More information on The Endocrine Society Award for Excellence in Science and Medical Journalism is available at: http://www.endo-society.org/media/Journalism-Award.cfm




Thanks for the birthday wishes, by the way.
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Re: Anaesthesia gives clues as to the nature of consciousness

Post by Kitkat on Thu 01 Dec 2011, 23:30

Thanks for that, Brin.

So she is a journalist then, not necessarily a scientist? I think I need to read that the article again.
I wonder if Sam Parnia's and Peter Fenwick's research results will show similar.
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Umberto Cocopop
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Re: Anaesthesia gives clues as to the nature of consciousness

Post by Umberto Cocopop on Sat 10 Dec 2011, 14:07

KitKat wrote:
Umberto Cocopop wrote:This means that consciousness itself doesn't reside in any particular area of the brain (which is why it can't be pinned down to one particular area).

Great article, UC. This is really what a whole lot of people have been saying / pondering over / putting forward for quite some time, but this idea (and the people who adhere to it) generally come under the term 'pseudoscience' .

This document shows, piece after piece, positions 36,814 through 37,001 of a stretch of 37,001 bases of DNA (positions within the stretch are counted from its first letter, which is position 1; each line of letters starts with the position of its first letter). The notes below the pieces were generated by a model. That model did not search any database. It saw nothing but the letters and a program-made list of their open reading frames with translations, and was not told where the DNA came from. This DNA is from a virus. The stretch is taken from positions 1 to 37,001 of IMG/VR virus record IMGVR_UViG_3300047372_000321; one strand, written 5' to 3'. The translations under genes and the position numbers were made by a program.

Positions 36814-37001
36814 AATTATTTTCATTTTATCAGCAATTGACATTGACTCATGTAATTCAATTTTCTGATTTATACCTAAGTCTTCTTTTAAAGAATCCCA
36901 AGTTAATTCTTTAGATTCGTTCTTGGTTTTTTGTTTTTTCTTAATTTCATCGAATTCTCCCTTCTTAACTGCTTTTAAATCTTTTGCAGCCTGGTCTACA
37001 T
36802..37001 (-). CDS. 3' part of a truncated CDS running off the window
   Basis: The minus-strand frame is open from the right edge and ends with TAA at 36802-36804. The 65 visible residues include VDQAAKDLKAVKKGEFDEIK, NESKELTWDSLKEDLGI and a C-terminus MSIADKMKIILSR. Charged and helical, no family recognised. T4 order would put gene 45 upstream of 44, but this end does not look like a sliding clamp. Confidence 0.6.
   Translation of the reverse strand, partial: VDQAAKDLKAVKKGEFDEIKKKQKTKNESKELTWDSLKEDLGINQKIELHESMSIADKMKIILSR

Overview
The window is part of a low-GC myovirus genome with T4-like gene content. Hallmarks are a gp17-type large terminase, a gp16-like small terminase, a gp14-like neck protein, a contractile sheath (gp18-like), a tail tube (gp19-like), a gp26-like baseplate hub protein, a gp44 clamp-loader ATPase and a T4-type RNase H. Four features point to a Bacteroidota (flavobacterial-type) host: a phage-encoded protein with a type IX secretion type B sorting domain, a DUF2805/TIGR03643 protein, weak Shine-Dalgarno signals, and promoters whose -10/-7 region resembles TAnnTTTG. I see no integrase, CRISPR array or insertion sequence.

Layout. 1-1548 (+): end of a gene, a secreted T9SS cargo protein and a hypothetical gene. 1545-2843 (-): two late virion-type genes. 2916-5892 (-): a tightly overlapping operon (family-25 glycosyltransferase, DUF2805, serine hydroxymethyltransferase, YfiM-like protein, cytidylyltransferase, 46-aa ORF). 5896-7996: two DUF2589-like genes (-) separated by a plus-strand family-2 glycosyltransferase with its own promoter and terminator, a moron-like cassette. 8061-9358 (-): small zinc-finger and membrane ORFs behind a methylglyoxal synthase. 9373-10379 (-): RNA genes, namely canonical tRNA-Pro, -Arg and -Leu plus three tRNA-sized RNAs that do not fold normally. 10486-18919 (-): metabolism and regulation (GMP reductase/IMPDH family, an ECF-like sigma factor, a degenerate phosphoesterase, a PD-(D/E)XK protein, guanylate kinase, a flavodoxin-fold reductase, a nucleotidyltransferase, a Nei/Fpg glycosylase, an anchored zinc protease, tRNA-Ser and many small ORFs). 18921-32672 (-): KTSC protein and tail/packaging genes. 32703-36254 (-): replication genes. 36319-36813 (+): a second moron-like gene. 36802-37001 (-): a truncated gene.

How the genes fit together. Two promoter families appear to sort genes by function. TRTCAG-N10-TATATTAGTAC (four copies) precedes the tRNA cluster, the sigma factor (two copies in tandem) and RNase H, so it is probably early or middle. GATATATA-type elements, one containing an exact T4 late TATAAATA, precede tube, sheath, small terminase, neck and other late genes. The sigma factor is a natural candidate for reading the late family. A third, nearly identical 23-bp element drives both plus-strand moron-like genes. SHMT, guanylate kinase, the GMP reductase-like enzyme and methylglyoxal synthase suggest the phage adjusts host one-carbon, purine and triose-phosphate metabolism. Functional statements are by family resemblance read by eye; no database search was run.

No, this is normal and proper science. It's saying that consciousness arises when several areas of the brain communicate with each other. i.e. there isn't an area of the brain that is 'for consciousness' but consciousness is a more global property that emerges from the communication between different brain regions.

It does not imply that the consciousness is separate from the brain. Quite the opposite - it is caused by the brain.

KitKat wrote:I think I need to read that the article again.
Seconded! (I've just seen your post on 'skeps' and I think you've got the wrong end of the stick)
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Re: Anaesthesia gives clues as to the nature of consciousness

Post by Kitkat on Sat 10 Dec 2011, 14:18

Umberto Cocopop wrote:
KitKat wrote:
Umberto Cocopop wrote:This means that consciousness itself doesn't reside in any particular area of the brain (which is why it can't be pinned down to one particular area).

Great article, UC. This is really what a whole lot of people have been saying / pondering over / putting forward for quite some time, but this idea (and the people who adhere to it) generally come under the term 'pseudoscience' .
No, this is normal and proper science. It's saying that consciousness arises when several areas of the brain communicate with each other. i.e. there isn't an area of the brain that is 'for consciousness' but consciousness is a more global property that emerges from the communication between different brain regions.

It does not imply that the consciousness is separate from the brain. Quite the opposite - it is caused by the brain.

KitKat wrote:I think I need to read that the article again.
Seconded! (I've just seen your post on 'skeps' and I think you've got the wrong end of the stick)

Oh.

Thanks, Umberto.

I must've had the broom end of the stick sweeping through there. geek